Women's Health

Eight-step stress prevention plan

Life can be intense and the past six months have been extraordinarily troubling on many levels. Whether it's the pandemic itself or the tax consequences of illness, quarantine, financial uncertainty or isolation, it is fair to say that people are hella exhausted. But be brave: you can learn to manage your stress with a few practical behavior changes and some smart coping strategies.

Learn how to manage your stress with just a few practical behavior changes.

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8-step stress prevention plan

People are naturally wired to deal with local stress, such as the pounding fight or flight instinct that you feel when exposed to danger. However, our biology is not equipped to withstand repeated exposure to acute stressors, and recurring hormone fluctuations such as cortisol, adrenaline, and noradrenaline can ultimately attack and deregulate cell balance. With a domino effect, other systems break down, causing things like weight gain, insomnia, depression, anxiety, and fatigue.

Your best bet is preventing stress from occurring in the first place, and this checklist from Michael Mantell, Ph.D., Behavioral Science Advisor and Transformation Coach, can get you on the preventive path.

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  1. Exercise and be active every day – but don't overdo it. Too much activity and too little rest can cause inflammation, which can lead to a variety of serious health problems.
  2. Reduce the coffee. Caffeine can increase anxiety, disrupt sleep, and disrupt digestion. None of these are helpful in achieving calm and balance.
  3. As Michael Pollan says: Eat food (not too much), mostly plants. The phytochemicals contained in plants help to balance your mood by supporting the synthesis of neurotransmitters.
  4. Tame your mind Events don't burden you. Your thoughts about these events weigh on you. Use meditation to accept the present and watch your thoughts without judgment.
  5. Really breathe. Deep abdominal breathing connects the mind and body, slows the heart rate, relaxes the muscles and lowers the blood pressure.
  6. Implement stress-free thinking. Think about how you think about your doom and gloom scenarios, and then challenge them. Do you have evidence that this will occur? Then shift your thinking from fear to possibility, because even if the worst happens, you may not like it, but you will be able to endure it.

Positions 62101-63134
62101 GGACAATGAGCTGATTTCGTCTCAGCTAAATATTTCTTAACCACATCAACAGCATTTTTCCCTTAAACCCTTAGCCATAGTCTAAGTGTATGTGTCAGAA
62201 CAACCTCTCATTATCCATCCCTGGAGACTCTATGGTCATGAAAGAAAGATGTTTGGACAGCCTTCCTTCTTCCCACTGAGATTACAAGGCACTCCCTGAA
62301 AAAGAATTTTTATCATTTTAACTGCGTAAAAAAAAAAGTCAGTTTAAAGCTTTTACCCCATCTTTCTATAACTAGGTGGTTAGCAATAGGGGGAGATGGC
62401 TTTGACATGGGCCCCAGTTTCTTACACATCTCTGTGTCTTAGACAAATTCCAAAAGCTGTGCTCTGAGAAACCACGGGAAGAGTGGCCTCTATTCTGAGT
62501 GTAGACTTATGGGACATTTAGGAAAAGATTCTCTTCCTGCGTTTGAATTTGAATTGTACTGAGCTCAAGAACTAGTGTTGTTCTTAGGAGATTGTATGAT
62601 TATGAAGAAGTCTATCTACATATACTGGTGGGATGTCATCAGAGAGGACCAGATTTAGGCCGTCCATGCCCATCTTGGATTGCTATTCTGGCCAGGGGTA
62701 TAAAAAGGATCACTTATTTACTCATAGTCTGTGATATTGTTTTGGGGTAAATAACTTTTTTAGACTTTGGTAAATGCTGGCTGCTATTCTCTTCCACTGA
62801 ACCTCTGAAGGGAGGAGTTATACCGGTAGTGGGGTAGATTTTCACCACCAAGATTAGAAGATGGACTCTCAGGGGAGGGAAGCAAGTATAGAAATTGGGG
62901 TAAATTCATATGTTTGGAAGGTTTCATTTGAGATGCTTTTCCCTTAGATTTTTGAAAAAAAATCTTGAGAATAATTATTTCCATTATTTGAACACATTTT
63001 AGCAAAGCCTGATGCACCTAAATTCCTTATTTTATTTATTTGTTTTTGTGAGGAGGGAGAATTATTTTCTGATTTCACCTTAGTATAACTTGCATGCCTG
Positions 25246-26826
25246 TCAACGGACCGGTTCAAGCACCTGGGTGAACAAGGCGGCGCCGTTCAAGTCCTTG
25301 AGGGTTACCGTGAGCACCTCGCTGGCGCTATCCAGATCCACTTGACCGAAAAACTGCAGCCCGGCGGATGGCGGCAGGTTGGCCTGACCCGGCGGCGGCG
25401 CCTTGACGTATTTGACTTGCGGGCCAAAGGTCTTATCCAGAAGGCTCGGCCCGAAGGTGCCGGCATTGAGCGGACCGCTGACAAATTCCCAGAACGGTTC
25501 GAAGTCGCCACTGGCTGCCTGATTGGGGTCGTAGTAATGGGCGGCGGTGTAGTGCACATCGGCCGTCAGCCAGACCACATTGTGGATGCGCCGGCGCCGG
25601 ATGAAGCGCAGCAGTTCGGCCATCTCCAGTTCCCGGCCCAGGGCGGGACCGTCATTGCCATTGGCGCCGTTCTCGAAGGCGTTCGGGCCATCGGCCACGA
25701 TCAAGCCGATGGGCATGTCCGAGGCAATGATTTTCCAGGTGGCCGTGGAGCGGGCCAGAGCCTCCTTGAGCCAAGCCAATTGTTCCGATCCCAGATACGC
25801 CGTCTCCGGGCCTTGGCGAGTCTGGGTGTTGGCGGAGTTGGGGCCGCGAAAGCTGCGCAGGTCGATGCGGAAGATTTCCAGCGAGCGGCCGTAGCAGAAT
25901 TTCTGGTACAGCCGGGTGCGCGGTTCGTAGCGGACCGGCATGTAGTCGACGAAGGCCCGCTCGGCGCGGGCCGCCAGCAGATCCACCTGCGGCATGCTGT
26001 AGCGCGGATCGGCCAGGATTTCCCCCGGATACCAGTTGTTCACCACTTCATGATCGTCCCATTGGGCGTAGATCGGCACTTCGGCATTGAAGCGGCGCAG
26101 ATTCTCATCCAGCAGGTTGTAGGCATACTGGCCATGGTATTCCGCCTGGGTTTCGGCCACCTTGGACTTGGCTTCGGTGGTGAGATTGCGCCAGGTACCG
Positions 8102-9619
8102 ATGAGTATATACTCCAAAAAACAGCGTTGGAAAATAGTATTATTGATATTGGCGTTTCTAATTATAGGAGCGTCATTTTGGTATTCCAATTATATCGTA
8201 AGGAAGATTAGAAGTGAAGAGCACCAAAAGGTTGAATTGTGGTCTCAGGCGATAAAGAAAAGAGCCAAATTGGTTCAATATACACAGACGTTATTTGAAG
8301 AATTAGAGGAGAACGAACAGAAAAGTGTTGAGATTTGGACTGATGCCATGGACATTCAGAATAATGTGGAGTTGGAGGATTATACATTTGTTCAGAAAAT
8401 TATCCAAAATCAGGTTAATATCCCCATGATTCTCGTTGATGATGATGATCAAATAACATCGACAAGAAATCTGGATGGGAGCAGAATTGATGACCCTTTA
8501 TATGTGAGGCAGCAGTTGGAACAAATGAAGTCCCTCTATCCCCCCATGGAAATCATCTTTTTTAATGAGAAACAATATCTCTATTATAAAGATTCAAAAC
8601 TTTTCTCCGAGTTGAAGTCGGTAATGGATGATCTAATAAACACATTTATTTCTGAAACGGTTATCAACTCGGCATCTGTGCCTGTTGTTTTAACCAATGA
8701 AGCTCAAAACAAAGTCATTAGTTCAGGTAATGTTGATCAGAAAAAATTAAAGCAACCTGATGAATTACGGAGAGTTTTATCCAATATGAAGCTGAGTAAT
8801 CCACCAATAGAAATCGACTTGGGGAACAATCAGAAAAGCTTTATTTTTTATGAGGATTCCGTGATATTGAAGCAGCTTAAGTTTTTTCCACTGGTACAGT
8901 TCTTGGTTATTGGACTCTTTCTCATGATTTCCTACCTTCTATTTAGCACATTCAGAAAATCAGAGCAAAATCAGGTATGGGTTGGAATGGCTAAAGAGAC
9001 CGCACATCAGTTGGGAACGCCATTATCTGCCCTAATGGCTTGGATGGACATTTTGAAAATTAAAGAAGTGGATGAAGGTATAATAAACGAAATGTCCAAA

7. Practice compassion. Compassionate people recognize that imperfection and suffering are common, common human conditions. Grant yourself grace and stop worrying about what you cannot control.
  8. Don't just survive – thrive. Think of each setback as a setup for a stronger comeback. This helps you develop resilience, the psychological mechanism that keeps people going.

Group of young adults smiling outdoors

Michael Mantell, Ph.D., created the S.M.I.L.E. Model of Happiness to help people become happier and healthier in challenging times.

Now S.M.I.L.E.

Now that you've got your stress relieved proactively, it is time to fuel happiness with Mantell's strategy of making you smile.

  • Enjoy: We could all bear to slow down a little and literally smell the roses. Stay where you are and carefully focus on the details of your activities.
  • Me: Time for yourself allows you to relax, reboot your brain, improve your focus, and nurture your relationships. Even the little things you do during the day add up: close your office door to eliminate distractions, wake up a little earlier to work out, or leave your phone in the car when you're with friends.
  • To interact: Personal relationships are an integral part of human happiness, and spending time with others, expressing kindness and doing good deeds reduces stress and promotes connection. However, not all interactions are positive. So avoid the ones who complain to you.
  • Listen: Using your ears can increase your happiness quotient. Listen to the chirping of birds or your grandchildren playing or the music that promotes wellbeing and lifts your spirits.
  • Empathize: When you put yourself in someone else's shoes, you can actually put one leg up. Build empathy for others by admitting your own vulnerability and finding common ground with others around you.
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